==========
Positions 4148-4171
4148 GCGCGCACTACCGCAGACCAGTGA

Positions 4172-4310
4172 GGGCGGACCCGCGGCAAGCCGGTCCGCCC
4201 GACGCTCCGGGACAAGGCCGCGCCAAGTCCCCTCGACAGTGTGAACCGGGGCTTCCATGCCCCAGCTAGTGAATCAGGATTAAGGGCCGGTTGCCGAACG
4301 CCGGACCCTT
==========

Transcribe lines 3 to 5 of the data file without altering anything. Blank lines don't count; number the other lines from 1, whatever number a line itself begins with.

Positions 4172-4310
4172 GGGCGGACCCGCGGCAAGCCGGTCCGCCC
4201 GACGCTCCGGGACAAGGCCGCGCCAAGTCCCCTCGACAGTGTGAACCGGGGCTTCCATGCCCCAGCTAGTGAATCAGGATTAAGGGCCGGTTGCCGAACG